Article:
7 Singapore indie acts you’ve probably never heard of but should: Lullaboy, Whirring, Shazza and more
Singapore has a thriving music scene, if the sheer number of new artistes we have releasing music is any evidence. In an attempt at sussing out the next big thing, CNA Lifestyle takes a look at some acts making waves.
When thinking of Singapore music, there are a whole bunch of names you'd immediately think of. Dick Lee, JJ Lin, Stefanie Sun, Nathan Hartono, Jasmine Sokko, The Sam Willows, Gentle Bones, Shigga Shay, Yung Raja... and the list goes on.
But outside of these household names who've found mainstream popularity and some level of commercial success, it's good to be reminded that Singapore also has a thriving indie music scene.
Artistes come up every so often with new releases and concerts, with the support of independent labels and ardent fans. Some of them may have even caught your attention through Mediacorp's Indiego, a platform for homegrown indie artistes.
The scene's a lot more diverse than you might think. Young musicians from a range of backgrounds have entered the fray to sing their truths to whoever will listen. CNA Lifestyle dives below the mainstream to highlight some of them – and who knows, you might even catch a few new earworms!
Looking for the soundtrack to your next hike? Look no further than Subsonic Eye.
For their latest release Nature Of Things, the five-member shoegaze band (a subgenre of indie which uses altered vocals and distorted guitars for an ethereal effect) turned to nature for inspiration. The album – a departure from their earlier work engaging with youth concerns – explores their love for nature and anxiety about climate change. With addictively dreamy tunes, it's no surprise they've seen tremendous growth in popularity. In May, they played live to an audience of more than 800 to raise funds for their United States tour this month.
Sink into their music here.
With a stage name like Lullaboy, it's not really surprising that Singapore-raised Indonesian-American crooner Bernard Dinata's music soothes listeners. Of course, it's mixed with a good amount of latent heartbreak too, with emotionally vulnerable lyrics that engage with the uncertainties and grief that come with life.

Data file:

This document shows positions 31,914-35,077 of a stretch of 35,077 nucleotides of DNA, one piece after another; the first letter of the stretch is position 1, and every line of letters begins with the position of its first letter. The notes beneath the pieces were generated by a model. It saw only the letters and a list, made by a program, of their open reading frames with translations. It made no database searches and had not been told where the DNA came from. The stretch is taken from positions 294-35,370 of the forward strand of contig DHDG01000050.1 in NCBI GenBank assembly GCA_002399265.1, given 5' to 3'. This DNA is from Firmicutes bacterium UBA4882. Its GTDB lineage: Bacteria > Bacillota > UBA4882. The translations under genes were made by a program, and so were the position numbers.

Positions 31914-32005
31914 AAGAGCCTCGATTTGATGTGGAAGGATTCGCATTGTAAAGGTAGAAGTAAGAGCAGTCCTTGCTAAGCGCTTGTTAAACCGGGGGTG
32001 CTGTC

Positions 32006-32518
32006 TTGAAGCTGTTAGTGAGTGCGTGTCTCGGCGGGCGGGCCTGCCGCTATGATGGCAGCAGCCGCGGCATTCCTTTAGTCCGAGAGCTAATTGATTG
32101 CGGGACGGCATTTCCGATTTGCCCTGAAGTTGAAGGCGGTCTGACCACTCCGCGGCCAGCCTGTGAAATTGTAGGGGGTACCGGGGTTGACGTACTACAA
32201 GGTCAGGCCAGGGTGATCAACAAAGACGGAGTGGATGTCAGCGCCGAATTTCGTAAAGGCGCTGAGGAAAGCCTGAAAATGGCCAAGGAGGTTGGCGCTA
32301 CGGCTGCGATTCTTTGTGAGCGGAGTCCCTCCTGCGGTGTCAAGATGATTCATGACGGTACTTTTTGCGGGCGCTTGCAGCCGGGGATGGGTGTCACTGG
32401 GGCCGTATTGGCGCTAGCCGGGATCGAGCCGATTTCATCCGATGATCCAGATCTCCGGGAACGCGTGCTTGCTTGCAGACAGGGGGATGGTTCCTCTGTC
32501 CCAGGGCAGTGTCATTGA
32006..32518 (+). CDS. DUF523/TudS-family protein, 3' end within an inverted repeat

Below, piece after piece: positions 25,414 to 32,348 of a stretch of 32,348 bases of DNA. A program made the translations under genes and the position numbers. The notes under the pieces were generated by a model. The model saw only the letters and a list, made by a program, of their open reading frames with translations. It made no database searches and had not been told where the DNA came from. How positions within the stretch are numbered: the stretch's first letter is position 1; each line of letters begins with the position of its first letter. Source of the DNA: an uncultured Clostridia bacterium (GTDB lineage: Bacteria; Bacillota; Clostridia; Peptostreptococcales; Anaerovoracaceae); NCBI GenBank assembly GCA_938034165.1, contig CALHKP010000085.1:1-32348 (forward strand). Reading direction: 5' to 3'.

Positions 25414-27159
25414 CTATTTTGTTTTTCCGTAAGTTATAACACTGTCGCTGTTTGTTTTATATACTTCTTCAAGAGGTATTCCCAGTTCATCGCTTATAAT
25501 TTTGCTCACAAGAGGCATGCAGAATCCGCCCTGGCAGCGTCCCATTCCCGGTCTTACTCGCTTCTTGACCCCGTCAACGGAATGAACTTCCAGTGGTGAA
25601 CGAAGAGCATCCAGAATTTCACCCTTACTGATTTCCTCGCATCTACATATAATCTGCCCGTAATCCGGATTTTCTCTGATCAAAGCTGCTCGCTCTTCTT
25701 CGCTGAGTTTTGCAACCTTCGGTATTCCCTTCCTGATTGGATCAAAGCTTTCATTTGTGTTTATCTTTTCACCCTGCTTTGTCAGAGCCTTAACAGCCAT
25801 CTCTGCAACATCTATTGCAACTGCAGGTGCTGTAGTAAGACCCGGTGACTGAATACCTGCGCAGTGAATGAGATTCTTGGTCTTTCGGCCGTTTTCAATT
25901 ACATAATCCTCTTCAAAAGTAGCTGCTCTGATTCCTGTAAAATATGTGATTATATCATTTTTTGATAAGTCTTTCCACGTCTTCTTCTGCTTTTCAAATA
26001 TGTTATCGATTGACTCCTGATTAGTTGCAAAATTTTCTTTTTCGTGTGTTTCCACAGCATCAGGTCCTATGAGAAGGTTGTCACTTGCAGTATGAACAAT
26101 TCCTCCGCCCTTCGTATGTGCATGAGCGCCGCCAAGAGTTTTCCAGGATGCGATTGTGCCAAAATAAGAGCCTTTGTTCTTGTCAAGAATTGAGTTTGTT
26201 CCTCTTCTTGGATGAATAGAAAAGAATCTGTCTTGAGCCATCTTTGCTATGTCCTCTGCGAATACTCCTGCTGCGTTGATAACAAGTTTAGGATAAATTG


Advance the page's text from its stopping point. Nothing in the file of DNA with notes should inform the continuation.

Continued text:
Spurred into a musical career from his time in the Singapore Armed Forces Music and Drama Company, Dinata's songs explore issues like missing that special someone, feeling inadequate for a partner and appreciating his mother's care for him – all in a bid to reassure fans that they're allowed to feel their feelings.
Take a lie down and listen to him here.
She might be young, but she's not letting that get in her way of doing as much as possible. Besides her career in music, 19-year-old Melanie Sum Kasise is also a professional model, dancer and choreographer.
Born to Ghanaian and Singaporean Chinese parents, Keyana finds inspiration from her diverse background to put out catchy and emotionally raw songs with luxurious beats that speak of her experiences.
Bask in the glow of Keyana's music here.
Are any of you fans of Oh Wonder? Whether or not your answer was "yes", we think you'll love synthpop duo Whirring.
In a similar vein to the British duo, singer-producers Aqid Aiman and Michelle Jeon lay lush beats over their intertwined vocals to produce songs that can only be described as dreamy.
Their musical chops also brought them to the second season of Temasek Holdings' The Great Singapore Replay, where they reimagined the Sang Nila Utama myth with The Departure Song. They might only have two songs to their name, but both showcase their willingness to make music out of the anxieties that come from being in their 20s.
Give Whirring a spin here.
Twenty-one-year-old Shareefa Aminah considers ABBA, Taylor Swift and Harry Styles as inspirations – which is a testament to both her eclectic tastes and her ability to channel a range of emotions into her music.
Her single Pity Party, for which she independently produced the music video with help from friends and family, explores the sorrow and anxiety of the rat race, in a surprisingly cheery tune. The point is, according to Aminah, that these negative feelings we have are ultimately still part of the human condition, and so we should embrace them with our heads held up.
Join Shazza's (pity) party here.
A graduate of the National Arts Council's Noise Music Mentorship Programme in 2020 – where he learned under the wing of veteran singer Imran Ajmain – Jones has become something of an indie music darling.
With artistes like Lauv and Keshi as inspirations, the Indonesia-born singer has come out with an abundance of R&B tracks which showcase his comforting vocals, like Type Of Mood. Jones is far from stingy with his vocal prowess, having collaborated with more established artistes like Dru Chen and – in his latest release, I'm An Artiste – Gentle Bones.
Check his sound out here.
Another alum of The Great Singapore Replay, Filipino-Singaporean Marian Carmel combines melancholy music with surreal bubbly vocals in songs that function like stories, with their own tightly-wound narratives of love, loss, yearning and heartbreak.
She's also lent her voice to collaborations with big names in local music like producer Evanturetime and rapper Akeem Jahat. Her latest album To You, To Me sounds like a collection of confessionals – with each song written like a letter addressed to different people and specific emotions.
Give Marian a listen, here.